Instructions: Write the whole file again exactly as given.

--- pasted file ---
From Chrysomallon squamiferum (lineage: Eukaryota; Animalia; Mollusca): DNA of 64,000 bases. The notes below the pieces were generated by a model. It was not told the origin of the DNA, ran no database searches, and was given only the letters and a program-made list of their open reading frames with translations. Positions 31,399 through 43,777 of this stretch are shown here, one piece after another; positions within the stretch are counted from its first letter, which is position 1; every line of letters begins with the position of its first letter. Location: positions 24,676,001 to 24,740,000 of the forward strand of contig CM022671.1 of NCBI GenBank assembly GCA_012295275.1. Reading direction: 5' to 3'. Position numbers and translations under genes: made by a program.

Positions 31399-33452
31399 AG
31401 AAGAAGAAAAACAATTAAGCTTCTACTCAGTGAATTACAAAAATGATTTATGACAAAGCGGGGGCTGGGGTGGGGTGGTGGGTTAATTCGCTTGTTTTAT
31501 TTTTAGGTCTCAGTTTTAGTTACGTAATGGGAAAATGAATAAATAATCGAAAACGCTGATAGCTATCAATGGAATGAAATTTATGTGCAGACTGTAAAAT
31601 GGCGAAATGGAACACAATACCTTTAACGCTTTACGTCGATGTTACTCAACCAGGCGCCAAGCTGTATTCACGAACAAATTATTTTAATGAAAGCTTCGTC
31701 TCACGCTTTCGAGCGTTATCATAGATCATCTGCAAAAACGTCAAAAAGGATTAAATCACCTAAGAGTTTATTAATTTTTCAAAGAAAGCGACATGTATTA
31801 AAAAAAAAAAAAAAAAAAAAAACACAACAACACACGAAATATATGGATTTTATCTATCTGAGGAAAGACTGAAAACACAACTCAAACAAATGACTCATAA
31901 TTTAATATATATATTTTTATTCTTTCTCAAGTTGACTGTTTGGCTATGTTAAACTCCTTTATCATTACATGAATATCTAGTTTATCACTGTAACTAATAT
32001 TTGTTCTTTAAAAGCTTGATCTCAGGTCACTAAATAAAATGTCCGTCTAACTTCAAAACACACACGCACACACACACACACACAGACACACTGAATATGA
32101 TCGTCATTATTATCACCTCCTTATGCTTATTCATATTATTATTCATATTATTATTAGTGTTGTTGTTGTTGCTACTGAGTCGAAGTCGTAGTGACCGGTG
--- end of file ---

From Chrysomallon squamiferum (lineage: Eukaryota; Animalia; Mollusca): DNA of 64,000 bases. The notes below the pieces were generated by a model. It was not told the origin of the DNA, ran no database searches, and was given only the letters and a program-made list of their open reading frames with translations. Positions 31,399 through 43,777 of this stretch are shown here, one piece after another; positions within the stretch are counted from its first letter, which is position 1; every line of letters begins with the position of its first letter. Location: positions 24,676,001 to 24,740,000 of the forward strand of contig CM022671.1 of NCBI GenBank assembly GCA_012295275.1. Reading direction: 5' to 3'. Position numbers and translations under genes: made by a program.

Positions 31399-33452
31399 AG
31401 AAGAAGAAAAACAATTAAGCTTCTACTCAGTGAATTACAAAAATGATTTATGACAAAGCGGGGGCTGGGGTGGGGTGGTGGGTTAATTCGCTTGTTTTAT
31501 TTTTAGGTCTCAGTTTTAGTTACGTAATGGGAAAATGAATAAATAATCGAAAACGCTGATAGCTATCAATGGAATGAAATTTATGTGCAGACTGTAAAAT
31601 GGCGAAATGGAACACAATACCTTTAACGCTTTACGTCGATGTTACTCAACCAGGCGCCAAGCTGTATTCACGAACAAATTATTTTAATGAAAGCTTCGTC
31701 TCACGCTTTCGAGCGTTATCATAGATCATCTGCAAAAACGTCAAAAAGGATTAAATCACCTAAGAGTTTATTAATTTTTCAAAGAAAGCGACATGTATTA
31801 AAAAAAAAAAAAAAAAAAAAAACACAACAACACACGAAATATATGGATTTTATCTATCTGAGGAAAGACTGAAAACACAACTCAAACAAATGACTCATAA
31901 TTTAATATATATATTTTTATTCTTTCTCAAGTTGACTGTTTGGCTATGTTAAACTCCTTTATCATTACATGAATATCTAGTTTATCACTGTAACTAATAT
32001 TTGTTCTTTAAAAGCTTGATCTCAGGTCACTAAATAAAATGTCCGTCTAACTTCAAAACACACACGCACACACACACACACACAGACACACTGAATATGA
32101 TCGTCATTATTATCACCTCCTTATGCTTATTCATATTATTATTCATATTATTATTAGTGTTGTTGTTGTTGCTACTGAGTCGAAGTCGTAGTGACCGGTG